Meet Our Colleague: Trina O’Gorman

By Christa Verem

It’s my pleasure to introduce Trina O’Gorman, whom I’ve had the the privilege of seeing in action both in the classroom and the pick-up line at our kids’ elementary school. In this profile, Trina shares her love of travel and a testament to the power of journaling.

 

Trina O'Gorman

How did you get started teaching?

Teaching was not my first career. My decision to teach came later in life. I returned to college in my early 30s to earn my MAT in Teaching Secondary English, a decision that had more to do with a desire to connect to and do something for others or generativity, rather than a desire to “teach English” or a love for a particular content area. I love people and the power of writing.

What do you appreciate about teaching?

I appreciate the opportunity to share my experiences with my students and to empower them by helping them understand the process of writing, which I think is largely about understanding their own thinking and values and the thinking and values of others. And I learn so much from my students. I think teaching is such an amazing opportunity to affect positive change, but also to honor our humanity. Continue reading

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FYW Newsletter (April)

FYW Newsletter

Resources

FYW Sandbox Module: Lectures & Scholarly Resources–Critical lenses, Drafting, MLA & Fair Use

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Dates & Deadlines

The Major Launch Party is Wednesday, April 3, from 12 – 1 p.m.  in the College Writing Workshop (Schmitt 132)–send your students!

 

Dept. Meetings

  • April 3 @ 2:30 p.m./ Schmitt 104
  • May 1 @ 2:30 p.m./ Location TBA

Other

  • President’s Address to the University Community/ April 24 @ 3 p.m.  

Continue reading

Meet Our Colleague: Kathy Curto

By Christa Verem

Welcome to Deep Down in the Classroom’s newest feature Meet Our Colleague, where we showcase the teachers that inspire our students daily. For our inaugural profile we’re spending time with Kathy Curto, whose book Not for Nothing: Glimpses Into a Jersey Girlhood was published December, 2018. Read on to learn more about Kathy, her teaching beginnings, and how she finds time for her passions and the paper load.

Kathy Curto

How did you get started teaching?

I discovered teaching back in 2004 when my youngest child turned four, I re-entered the full-time, out-of-the-home workforce and took a job as a professor of sociology at a small college in Rockland County, New York. About six years into this job, I returned to grad school and earned the MFA so I could teach writing at the college level as well. (My first career out of college and grad school in the early 90s was social work. I was Program Director at a community- based organization in the South Bronx.) Continue reading

FYW Newsletter (March 2019)

FYW Newsletter

Resources

FYW Sandbox Module: Lectures & Scholarly Resources–Critical lenses, Drafting, MLA & Fair Use

________________________________________________________

Dates & Deadlines

Dept. Meetings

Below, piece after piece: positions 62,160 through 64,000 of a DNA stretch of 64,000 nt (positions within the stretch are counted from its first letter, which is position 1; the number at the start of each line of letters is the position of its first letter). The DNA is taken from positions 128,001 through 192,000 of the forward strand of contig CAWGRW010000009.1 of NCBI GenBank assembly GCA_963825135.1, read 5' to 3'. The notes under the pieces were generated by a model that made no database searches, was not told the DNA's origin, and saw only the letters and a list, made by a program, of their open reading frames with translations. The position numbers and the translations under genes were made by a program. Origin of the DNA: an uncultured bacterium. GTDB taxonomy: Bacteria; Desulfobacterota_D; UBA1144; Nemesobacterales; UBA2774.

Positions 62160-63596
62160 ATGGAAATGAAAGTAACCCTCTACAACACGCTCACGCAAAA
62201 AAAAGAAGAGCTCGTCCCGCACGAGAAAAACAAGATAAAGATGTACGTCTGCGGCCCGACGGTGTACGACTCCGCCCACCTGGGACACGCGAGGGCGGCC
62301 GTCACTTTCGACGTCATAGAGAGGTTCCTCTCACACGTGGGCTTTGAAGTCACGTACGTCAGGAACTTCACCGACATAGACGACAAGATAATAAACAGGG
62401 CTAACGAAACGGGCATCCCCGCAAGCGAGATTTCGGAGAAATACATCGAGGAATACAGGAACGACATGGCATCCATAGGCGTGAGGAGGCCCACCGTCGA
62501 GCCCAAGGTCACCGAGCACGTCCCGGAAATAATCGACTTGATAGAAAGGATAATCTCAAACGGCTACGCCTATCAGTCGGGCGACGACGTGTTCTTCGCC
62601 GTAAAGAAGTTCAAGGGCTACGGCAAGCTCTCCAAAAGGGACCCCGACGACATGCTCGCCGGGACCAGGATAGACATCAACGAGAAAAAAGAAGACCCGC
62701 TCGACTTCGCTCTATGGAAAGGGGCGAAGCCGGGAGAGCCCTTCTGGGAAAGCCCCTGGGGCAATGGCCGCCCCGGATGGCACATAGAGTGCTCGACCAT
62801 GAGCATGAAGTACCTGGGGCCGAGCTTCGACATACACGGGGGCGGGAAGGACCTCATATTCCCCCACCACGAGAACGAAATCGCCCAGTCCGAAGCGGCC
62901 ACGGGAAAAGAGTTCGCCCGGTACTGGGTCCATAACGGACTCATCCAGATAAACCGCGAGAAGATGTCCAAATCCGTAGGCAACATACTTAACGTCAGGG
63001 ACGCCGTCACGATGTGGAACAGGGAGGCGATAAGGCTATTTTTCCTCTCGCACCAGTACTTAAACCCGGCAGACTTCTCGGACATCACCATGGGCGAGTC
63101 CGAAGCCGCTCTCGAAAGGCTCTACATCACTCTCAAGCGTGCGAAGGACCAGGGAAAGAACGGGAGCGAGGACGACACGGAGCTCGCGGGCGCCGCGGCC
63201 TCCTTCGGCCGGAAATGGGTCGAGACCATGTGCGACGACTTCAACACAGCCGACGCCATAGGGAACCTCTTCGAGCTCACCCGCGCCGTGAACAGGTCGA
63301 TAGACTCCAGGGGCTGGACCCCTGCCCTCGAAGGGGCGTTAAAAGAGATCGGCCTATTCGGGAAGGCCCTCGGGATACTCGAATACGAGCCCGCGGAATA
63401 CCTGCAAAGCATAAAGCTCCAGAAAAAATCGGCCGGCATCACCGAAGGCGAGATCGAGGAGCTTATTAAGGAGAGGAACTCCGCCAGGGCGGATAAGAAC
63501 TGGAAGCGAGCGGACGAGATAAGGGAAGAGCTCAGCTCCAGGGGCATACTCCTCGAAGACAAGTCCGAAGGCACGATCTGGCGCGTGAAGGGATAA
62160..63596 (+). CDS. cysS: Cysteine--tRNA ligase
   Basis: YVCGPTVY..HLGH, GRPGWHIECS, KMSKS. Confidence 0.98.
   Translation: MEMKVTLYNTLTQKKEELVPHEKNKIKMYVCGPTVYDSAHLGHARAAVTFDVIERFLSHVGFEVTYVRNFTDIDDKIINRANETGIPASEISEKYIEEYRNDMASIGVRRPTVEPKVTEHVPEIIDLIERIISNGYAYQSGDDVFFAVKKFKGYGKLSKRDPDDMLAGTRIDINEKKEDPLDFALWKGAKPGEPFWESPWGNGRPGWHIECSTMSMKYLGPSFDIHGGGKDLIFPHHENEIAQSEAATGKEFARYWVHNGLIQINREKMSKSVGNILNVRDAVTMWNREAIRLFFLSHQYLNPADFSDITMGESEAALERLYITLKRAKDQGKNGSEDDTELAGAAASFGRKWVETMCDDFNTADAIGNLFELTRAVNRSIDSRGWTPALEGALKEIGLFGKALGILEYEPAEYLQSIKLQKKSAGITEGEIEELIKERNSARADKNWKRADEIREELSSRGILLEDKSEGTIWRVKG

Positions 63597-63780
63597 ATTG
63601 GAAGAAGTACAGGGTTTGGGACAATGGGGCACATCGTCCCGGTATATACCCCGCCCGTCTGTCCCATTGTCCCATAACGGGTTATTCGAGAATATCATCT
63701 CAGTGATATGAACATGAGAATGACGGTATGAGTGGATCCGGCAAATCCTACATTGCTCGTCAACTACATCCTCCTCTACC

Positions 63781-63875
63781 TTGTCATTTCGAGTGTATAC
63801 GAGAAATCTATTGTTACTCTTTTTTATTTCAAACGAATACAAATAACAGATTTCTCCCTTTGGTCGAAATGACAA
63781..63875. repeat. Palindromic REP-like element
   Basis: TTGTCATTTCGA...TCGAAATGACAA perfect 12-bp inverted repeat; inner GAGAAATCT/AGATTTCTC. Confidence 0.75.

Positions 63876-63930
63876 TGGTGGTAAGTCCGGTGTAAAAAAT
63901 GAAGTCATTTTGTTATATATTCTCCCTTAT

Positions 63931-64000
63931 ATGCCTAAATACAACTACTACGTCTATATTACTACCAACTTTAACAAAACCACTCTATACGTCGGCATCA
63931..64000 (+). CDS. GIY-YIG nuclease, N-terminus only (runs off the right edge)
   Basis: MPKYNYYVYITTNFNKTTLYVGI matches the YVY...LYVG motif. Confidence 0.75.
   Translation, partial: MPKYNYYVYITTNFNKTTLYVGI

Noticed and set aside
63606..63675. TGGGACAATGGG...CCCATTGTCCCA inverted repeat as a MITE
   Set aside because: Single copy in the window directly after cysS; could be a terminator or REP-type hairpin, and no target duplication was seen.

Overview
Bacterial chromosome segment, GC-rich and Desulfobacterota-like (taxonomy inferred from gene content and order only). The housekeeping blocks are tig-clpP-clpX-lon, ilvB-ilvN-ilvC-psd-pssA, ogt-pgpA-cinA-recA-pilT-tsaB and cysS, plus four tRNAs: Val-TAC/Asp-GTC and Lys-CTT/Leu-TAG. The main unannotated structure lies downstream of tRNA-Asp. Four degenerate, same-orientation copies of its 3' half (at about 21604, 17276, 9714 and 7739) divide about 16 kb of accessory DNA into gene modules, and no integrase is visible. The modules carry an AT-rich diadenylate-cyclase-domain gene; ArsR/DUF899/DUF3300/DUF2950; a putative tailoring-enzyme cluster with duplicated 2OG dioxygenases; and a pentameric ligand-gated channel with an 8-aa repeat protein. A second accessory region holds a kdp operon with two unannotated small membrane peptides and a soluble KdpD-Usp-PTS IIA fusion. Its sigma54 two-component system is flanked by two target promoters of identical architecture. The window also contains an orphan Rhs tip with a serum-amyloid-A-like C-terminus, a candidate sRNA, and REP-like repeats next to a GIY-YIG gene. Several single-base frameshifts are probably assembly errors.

• March 6 @ 2:30 p.m. / SBUS 015
  • April 3 @ 2:30 p.m./ Schmitt 104
  • May 1 @ 2:30 p.m./ Location TBA

Other

  • President’s Address to the University Community/ April 24 @ 3 p.m.  

Professional Development

  • Emotional support for students / Our colleagues from Counseling and Psychological Services & Disability Resource Center

Thursday, March 28 / 1:00-2:15 / Schmitt 104

  • What can ESL / L2 learners teach us about good pedagogy?

           Jamie Dritt / Wednesday, April 3 / 11:30-12:45/ Schmitt 104

  • Book Club / Bad Ideas About Writing / Listserv discussion prompts

          Wednesday, March 20 / online

          Tuesday, April 2 / online

Continue reading

ESL/EAL resources and practice

As you may have noticed, the recent FYW Newsletter contained these links to resources for helping students who need ESL/EAL support:

Resources

Since this is a very large set of resources, here are a couple follow-up questions (from Mike Laser) about experiences with using them:

Have you had especial success using any of these (or other) resources? Which ones did you find particularly useful? Which ones were most user-friendly (for faculty and for students)?

Please post responses below or email them to me and I’ll post them here.

Thanks!

Syllabus Day

By Melissa Adamo

Syllabus day. That magical time when professors read the syllabus at students until their eyes glaze over. No wonder they never remember anything from the syllabus or feel motivated to look back at it ever again.

Over the past couple of years, I have tried to make syllabus day more interactive. I’ve told students to highlight specific policies that they knew they’d personally need to remember (for example, late policies for those who struggle with punctuality). I told them to take notes, reframe parts in their own words, jot down questions as I go through it with them. I wanted to show them that the syllabus was a text like any other we would read in our class and to have them start practicing active reading skills on day one. Although this lesson was more helpful in engaging students compared to when I simply read through the syllabus quickly (boring even myself), I could tell I was still losing their attention.

This year I tried something different.

Inspired by Lisa Blankenship’s professional development last semester, when we worked in groups to examine language on a syllabus that might excluded some students, I asked my students to critique my syllabus in a similar fashion. Continue reading